Nevada Supreme Court building
CARSON CITY, Nev. (Legal Newsline)-In a 5-2 ruling, the Nevada Supreme Court has said that eight pharmacies in the Las Vegas-area cannot be sued for negligence after a man was killed by a motorist who was under the influence of prescription drugs.
In the majority opinion the court stated last week: "The duty (under state law) is to the person for whom the prescription was written, the pharmacy's customer, if anyone, and not for the general public's protection."
The ruling follows a wrongful death lawsuit filed by the family of Gregory Sanchez Jr., who was killed when a vehicle driven by Patricia Copening struck him as he was fixing a flat tire.
Court papers said that when the police arrived on the scene they found prescription bottles and loose pills in her vehicle. They also stated that she appeared confused and blood tests confirmed the existence of hydrocodone, a pain medication.
Copening pleaded guilty to two counts of reckless driving and served nine months in jail.
During the wrongful death suit it was discovered that Copening had been flagged by Nevada's controlled substance task force for filling an extraordinary amount of prescriptions.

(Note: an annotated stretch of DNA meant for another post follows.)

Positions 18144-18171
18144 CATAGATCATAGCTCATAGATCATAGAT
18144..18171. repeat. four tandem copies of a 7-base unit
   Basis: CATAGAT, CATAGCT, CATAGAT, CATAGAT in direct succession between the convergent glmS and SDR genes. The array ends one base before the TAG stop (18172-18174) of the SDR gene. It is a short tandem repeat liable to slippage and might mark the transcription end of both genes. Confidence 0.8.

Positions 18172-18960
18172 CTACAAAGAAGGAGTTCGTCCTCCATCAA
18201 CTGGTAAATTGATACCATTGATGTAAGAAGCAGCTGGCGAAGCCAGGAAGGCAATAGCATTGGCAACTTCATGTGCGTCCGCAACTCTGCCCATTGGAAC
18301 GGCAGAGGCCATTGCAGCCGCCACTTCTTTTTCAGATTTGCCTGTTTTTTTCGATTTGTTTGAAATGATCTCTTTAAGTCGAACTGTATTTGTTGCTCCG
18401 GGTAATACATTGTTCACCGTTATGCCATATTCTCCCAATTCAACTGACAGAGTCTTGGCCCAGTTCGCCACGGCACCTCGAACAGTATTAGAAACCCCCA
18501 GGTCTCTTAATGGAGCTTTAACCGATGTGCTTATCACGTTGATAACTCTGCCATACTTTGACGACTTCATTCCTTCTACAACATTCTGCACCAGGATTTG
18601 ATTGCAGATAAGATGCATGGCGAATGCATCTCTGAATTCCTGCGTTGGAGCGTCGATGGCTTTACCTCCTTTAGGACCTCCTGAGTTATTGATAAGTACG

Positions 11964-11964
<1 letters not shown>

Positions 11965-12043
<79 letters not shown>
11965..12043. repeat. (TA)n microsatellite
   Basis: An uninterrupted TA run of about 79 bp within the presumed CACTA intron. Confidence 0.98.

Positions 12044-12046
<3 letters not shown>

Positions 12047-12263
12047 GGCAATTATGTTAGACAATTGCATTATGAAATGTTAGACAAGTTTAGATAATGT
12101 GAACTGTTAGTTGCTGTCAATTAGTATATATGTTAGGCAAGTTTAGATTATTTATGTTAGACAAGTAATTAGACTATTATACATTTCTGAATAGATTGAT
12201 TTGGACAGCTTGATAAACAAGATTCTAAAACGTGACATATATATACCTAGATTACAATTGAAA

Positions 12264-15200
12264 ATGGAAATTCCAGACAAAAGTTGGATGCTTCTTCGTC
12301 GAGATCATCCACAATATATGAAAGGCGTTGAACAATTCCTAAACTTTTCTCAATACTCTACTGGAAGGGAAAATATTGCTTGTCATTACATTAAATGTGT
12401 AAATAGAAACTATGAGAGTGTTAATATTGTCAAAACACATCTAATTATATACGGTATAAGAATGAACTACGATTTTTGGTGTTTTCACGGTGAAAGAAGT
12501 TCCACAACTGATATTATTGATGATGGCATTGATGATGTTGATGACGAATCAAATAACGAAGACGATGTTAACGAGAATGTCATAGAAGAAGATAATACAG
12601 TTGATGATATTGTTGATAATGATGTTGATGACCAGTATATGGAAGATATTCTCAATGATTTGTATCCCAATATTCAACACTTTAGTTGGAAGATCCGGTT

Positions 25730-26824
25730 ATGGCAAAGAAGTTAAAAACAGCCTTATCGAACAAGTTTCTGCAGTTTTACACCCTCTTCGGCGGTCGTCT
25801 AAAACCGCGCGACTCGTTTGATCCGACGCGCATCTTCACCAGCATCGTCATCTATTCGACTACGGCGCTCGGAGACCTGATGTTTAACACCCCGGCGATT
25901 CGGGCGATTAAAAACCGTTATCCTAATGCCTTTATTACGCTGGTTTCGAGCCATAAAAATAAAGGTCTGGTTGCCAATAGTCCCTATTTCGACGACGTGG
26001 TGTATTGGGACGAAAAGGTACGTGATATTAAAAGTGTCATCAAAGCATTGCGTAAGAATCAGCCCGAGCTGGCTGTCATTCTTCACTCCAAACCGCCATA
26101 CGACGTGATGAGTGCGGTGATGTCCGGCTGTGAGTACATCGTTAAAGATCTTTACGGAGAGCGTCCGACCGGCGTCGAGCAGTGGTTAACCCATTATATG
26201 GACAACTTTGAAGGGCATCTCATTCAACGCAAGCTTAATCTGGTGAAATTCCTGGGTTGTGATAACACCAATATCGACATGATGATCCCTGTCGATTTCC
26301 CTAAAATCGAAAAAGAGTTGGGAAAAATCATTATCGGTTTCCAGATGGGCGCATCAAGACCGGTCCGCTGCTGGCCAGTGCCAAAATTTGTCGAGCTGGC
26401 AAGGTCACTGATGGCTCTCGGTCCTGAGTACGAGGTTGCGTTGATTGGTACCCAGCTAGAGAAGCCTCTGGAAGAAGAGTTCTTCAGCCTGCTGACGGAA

In the course of thirteen months, documents showed that Copening had received 4,500 hydrocodone pills at 13 different pharmacies. Doctors and pharmacies were sent letters alerting them to the problem.
But, as the court pointed out, the letters did not require the pharmacies to stop filling the valid prescriptions.
Two years after the accident, the state Board of Pharmacy enacted a new regulation that establishes procedures for when pharmacists receive questionable prescriptions.
The court noted that after receiving the letters "the pharmacies had no obligation to do anything after receiving the task force letter and only limited authority to refuse to fill any prescription."
In a dissenting opinion, Justice Cherry said just as inn-keeper and guest, teacher and student, employer and employee have a special relationship constituting a duty, so should pharmacy and customer.
"The relationship between pharmacy and pharmacy customer should also be considered a special relationship, allowing families to sue pharmacies for negligence," Cherry said. "If a pharmacist's reasonably believes that a prescription for a controlled substance was not issued in the normal course of a professional's practice, a pharmacist is prohibited from filling the prescription."
Nevada has what is called a "dram shop" law, where bartenders are not responsible for accidents caused by their alcohol drinking customers. The Justices said that there is "no material difference" between a pharmacist who dispense drugs and a bartender who provides alcohol.